Vols Believe They Can Have Elite Offensive Line - NewsChannel5.com | Nashville News, Weather & Sports

Vols Believe They Can Have Elite Offensive Line

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In this photo taken March 9, 2013, Tennessee offensive line coach Don Mahoney instructs players Marques Pair, left, Zach Fulton, Ja'Wuan James, James Stone, and Alex Bullard during spring NCAA football practice in Knoxville, Tenn. (AP Photo) In this photo taken March 9, 2013, Tennessee offensive line coach Don Mahoney instructs players Marques Pair, left, Zach Fulton, Ja'Wuan James, James Stone, and Alex Bullard during spring NCAA football practice in Knoxville, Tenn. (AP Photo)

KNOXVILLE, Tenn. (AP) - Tennessee's offensive linemen don't bother to downplay their expectations.

They know they have as much experience as just about any line in college football, and say they can be as good as any line in the nation.

"I feel like we definitely have the talent and capability to have the best offensive line, really, in the country," offensive tackle Ja'Wuan James said. "We've just got to work every day to get that. We want to set our bar high."

That's a pretty bold comment for a team coming off a third straight losing season, but James has facts to back up his optimism.

Tennessee returns four starters from a line that allowed only eight sacks last season. The only Football Bowl Subdivision teams to give up a lower sack total were North Texas and Middle Tennessee, which each attempted over 100 fewer passes than the Volunteers.

The Vols rushed for 160.3 yards per game and 4.7 yards per carry last year, significant increases from their 2011 averages of 90.1 yards per game and 2.8 yards per carry.

But those statistics don't mean anything to new offensive line coach Don Mahoney, who previously worked on new head coach Butch Jones' staffs at Central Michigan and Cincinnati. Mahoney cites Tennessee's 5-7 record last year as evidence more improvement is needed.

"It boils down to this - winning football games," Mahoney said. "It's not about what was done statistically. That's what drives me nuts. Especially as an offensive line, there's only one stat that matters, and that's winning, bottom line."

The linemen agree. This senior-dominated group has grown tired of losing and realizes it must lead a young offense.

Tennessee expects to have at least six players from its 2012 offense drafted next month. The Vols are breaking in a new starting quarterback and don't return any wideouts who caught more than 13 passes last season. The line must perform well to make up for Tennessee's inexperience at the skill positions.

"We came up playing on this offensive line together, and this is our third or fourth year together," center James Stone said. "It's real important for us to take some of the burden off some of these guys where it's their first time getting out there, to try to lead as positive role models."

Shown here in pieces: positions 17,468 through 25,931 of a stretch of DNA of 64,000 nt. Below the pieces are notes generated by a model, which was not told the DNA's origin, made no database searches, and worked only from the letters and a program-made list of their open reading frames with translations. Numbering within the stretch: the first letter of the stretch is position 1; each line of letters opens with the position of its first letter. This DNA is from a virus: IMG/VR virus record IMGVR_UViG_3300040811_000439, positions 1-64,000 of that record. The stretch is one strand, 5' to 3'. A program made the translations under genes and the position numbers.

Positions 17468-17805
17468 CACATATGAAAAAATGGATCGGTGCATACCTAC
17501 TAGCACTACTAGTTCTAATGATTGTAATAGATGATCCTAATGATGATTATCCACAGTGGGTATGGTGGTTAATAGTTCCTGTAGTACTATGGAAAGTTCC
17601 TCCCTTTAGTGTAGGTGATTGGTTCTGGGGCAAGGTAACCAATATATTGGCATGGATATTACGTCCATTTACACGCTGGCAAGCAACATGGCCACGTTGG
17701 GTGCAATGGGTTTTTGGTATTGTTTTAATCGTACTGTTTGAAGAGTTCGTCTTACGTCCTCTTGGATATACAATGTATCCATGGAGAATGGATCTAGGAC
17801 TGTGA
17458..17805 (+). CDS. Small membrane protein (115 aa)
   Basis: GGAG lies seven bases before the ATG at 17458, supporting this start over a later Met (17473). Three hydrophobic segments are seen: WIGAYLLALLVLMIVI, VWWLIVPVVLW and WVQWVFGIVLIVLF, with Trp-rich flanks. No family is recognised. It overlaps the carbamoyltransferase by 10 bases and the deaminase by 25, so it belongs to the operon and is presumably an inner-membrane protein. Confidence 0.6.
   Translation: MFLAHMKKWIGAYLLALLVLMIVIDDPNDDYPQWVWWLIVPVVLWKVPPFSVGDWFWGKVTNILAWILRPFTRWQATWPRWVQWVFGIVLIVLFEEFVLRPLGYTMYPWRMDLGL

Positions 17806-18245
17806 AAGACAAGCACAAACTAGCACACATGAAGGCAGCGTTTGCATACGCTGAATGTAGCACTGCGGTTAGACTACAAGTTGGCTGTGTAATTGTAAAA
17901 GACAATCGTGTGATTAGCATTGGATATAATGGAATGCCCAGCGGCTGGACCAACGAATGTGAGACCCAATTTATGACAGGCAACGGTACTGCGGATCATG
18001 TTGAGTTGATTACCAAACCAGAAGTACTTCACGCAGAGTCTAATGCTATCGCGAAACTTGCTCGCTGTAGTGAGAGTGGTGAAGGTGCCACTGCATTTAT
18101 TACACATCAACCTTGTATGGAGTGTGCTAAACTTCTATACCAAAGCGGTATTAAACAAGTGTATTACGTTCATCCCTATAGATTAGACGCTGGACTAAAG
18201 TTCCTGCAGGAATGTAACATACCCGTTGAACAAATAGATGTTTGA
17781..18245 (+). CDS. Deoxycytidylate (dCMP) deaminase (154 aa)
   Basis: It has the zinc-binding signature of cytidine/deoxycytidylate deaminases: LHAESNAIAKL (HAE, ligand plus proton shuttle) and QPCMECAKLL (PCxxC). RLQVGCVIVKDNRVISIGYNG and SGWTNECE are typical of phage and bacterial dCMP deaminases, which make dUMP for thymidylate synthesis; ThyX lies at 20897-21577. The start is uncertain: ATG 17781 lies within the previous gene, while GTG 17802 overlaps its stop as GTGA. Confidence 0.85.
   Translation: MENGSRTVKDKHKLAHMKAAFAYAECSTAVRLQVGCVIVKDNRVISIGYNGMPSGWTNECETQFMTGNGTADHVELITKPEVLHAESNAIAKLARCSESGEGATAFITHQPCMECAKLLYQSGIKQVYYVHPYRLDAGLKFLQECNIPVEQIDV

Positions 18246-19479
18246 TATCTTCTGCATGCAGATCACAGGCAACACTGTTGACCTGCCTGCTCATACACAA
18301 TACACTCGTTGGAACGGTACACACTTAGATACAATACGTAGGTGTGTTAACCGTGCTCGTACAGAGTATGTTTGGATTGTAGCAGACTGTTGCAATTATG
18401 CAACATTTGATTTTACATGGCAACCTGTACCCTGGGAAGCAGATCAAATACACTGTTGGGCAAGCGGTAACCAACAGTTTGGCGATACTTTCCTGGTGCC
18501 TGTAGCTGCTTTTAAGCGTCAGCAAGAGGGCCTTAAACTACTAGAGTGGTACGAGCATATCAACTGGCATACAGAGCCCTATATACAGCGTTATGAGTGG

Stone, James and guard Zach Fulton give the Tennessee offensive line three seniors with a combined 92 starts. Tennessee also returns junior Antonio "Tiny" Richardson, a second-team all-Southeastern Conference selection last season. Richardson is participating in spring workouts on a limited basis as he recovers from minor offseason knee surgery.

Tennessee must replace likely draft pick Dallas Thomas at one guard spot, but the top candidates for the job have starting experience. Alex Bullard started 12 games in 2011 and two more last season, while Marcus Jackson made five starts in 2011.

All that experience on the line creates plenty of expectations.

"They're solid players, but they've got to play better than they did a year ago," Mahoney said. "Last year wasn't good enough. That's the challenge for me. That's a challenge for them that they have to understand. I hit it home to them every chance possible, that it wasn't good enough. We've got to play beyond that. We've got to work that much harder to do things better than we did a year ago."

Tennessee's linemen have lost weight to adjust to the faster pace of Jones' offense. Mahoney estimated the linemen collectively have dropped about 80 pounds.

For example, Fulton was listed as 324 pounds last season, but he said he weighed up to 336 during the offseason. Fulton's down to 320 now and can't imagine how he'd have adjusted to Jones' uptempo practices if he still weighed 336.

"I would have passed out, basically," Fulton said.

James said he has lost about 20 pounds and is down to 315 after cutting out late-night snacks and switching from sports drinks to water. He believes the weight loss should lead to better performance late in games.

"Definitely, there were a lot of opportunities we didn't take advantage of in the fourth quarter last year," James said. "That was really a big factor in the results of our season. It starts with the o-line. The mistakes we make affect everyone else, affect the whole offense."

Their test is to avoid gaining weight during spring break before the Vols resume spring practice next week. Mahoney's critiques warn the linemen that they can't get complacent. Yes, the linemen had a good season last year. But that 5-7 record shows they weren't quite good enough.

"We're in a position in which that's it," Mahoney said. "It doesn't matter how many yards, stats, this, that and the other. At the end of the day, let's go and win ballgames. Period."

(Copyright 2013 by The Associated Press. All Rights Reserved.)

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